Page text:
While New York is no closer to getting its first city-recognized gay landmark, it does have a Gay Street.
The street, a charming one-block stretch between Christopher and Waverly streets right off Sixth Avenue, would certainly be a well-placed tribute to the neighborhood’s role in the gay rights struggle. But is that really what it’s named for?
Alas, an investigation by the Greenwich Village Society for Historic Preservation reveals that the street’s name predates that era of the neighborhood’s proud history. But the story about the investigation is still a fun whodunit (or who-named-it) read.
As even casual history lovers are aware, in the 19th century and early 20th centuries, the word “gay” was an unambiguous adjective meaning happy, light and cheerful. Over time, the word eventually became associated with unconventional bohemian types (they always did seem to be having a good time, didn’t they?) who flouted society’s structures for the artistic life. Eventually, of course, it also came to be associated with the “unconventional” sexual preferences of those in the LGBT community.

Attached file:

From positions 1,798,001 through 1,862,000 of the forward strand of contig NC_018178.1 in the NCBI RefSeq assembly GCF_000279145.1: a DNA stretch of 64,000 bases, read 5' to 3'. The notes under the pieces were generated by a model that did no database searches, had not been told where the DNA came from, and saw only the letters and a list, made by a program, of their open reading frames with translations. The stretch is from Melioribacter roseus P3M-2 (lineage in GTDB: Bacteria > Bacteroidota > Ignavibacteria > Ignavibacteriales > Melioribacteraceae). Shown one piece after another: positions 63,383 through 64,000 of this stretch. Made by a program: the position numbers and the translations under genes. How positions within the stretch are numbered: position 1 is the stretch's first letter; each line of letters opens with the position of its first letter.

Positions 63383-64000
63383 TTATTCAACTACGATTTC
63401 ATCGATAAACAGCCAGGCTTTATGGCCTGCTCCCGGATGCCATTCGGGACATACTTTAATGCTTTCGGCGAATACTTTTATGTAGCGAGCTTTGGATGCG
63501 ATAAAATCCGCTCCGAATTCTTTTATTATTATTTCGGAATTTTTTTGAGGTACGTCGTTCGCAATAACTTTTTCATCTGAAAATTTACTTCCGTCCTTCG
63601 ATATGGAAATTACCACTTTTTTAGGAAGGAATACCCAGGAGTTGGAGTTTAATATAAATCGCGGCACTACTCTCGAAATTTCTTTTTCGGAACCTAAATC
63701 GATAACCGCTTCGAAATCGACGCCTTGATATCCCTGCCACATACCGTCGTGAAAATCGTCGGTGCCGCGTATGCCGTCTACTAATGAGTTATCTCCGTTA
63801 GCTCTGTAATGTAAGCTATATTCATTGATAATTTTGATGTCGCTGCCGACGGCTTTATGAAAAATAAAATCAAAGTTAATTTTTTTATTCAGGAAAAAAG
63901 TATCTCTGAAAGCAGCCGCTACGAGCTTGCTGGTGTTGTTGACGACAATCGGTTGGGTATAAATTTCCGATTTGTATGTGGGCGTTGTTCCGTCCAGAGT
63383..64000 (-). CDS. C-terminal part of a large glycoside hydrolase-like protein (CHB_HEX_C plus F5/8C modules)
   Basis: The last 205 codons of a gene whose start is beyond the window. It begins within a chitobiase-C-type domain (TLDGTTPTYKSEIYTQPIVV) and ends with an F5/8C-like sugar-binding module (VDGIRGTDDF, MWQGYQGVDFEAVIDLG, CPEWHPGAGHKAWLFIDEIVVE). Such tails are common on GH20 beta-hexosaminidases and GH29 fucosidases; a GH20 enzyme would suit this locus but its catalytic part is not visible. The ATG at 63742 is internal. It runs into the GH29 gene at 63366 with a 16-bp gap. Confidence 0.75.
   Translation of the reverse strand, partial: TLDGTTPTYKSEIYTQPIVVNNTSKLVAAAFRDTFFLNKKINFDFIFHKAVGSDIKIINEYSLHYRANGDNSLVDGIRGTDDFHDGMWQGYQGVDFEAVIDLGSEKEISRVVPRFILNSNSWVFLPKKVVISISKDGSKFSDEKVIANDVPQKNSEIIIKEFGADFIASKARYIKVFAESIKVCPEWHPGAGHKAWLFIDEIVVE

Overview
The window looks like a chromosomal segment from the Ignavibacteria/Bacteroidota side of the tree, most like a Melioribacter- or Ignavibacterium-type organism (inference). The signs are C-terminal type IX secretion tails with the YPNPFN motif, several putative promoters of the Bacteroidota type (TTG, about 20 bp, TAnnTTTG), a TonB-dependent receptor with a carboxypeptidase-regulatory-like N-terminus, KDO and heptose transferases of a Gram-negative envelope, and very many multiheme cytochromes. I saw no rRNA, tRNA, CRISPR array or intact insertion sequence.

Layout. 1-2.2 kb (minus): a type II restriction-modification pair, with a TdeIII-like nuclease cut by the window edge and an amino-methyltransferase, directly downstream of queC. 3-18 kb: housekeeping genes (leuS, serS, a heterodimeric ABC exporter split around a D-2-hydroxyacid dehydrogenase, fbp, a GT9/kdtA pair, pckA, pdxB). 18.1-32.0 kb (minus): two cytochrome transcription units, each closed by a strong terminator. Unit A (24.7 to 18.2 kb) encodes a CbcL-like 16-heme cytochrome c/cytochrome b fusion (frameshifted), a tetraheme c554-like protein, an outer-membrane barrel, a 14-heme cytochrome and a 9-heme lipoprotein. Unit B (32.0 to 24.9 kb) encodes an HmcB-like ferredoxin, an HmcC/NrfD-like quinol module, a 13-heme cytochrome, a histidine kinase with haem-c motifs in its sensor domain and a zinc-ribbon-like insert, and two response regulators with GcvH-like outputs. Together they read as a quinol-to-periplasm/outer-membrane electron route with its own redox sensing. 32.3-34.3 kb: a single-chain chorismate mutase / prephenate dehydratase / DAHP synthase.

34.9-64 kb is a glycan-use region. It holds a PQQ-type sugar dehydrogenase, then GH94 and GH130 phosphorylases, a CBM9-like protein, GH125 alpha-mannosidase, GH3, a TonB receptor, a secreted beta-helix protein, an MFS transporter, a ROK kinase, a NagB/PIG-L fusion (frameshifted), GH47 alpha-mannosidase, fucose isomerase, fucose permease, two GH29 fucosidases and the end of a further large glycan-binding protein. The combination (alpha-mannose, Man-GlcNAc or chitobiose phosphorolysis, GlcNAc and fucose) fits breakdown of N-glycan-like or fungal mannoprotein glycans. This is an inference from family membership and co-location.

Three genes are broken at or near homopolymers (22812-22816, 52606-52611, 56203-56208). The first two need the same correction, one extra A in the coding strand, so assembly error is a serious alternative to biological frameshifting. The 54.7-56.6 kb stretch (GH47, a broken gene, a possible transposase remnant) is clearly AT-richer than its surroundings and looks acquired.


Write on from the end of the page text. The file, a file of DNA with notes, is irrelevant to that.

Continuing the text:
And while the street’s name is not as interesting as it may appear at first blush, it does have a lively history: around the turn of the century (19th to 20th) when the Village was a largely black settlement, it was the home of many African-American musicians. Years later, it housed writer Ruth McKenna and her sister Eileen, who wrote a book and a Broadway musical about their experiences there. And of course, in the late 1960s and early 1970s nearby Christopher Street was the nexus of the gay rights movement that grew out of the Stonewall Riots.
But these were all just gay (19th century usage) coincidences. The street’s name dates back to at least 1827, GVSHP reports, when it was most likely bestowed, like so many others, by or in honor of a local landowner.
But names are what you make of them, meanings shift, definitions are reappropriated. As Sheryl Crow sang in the 1996 music video she shot on Gay Street, a change would do you good.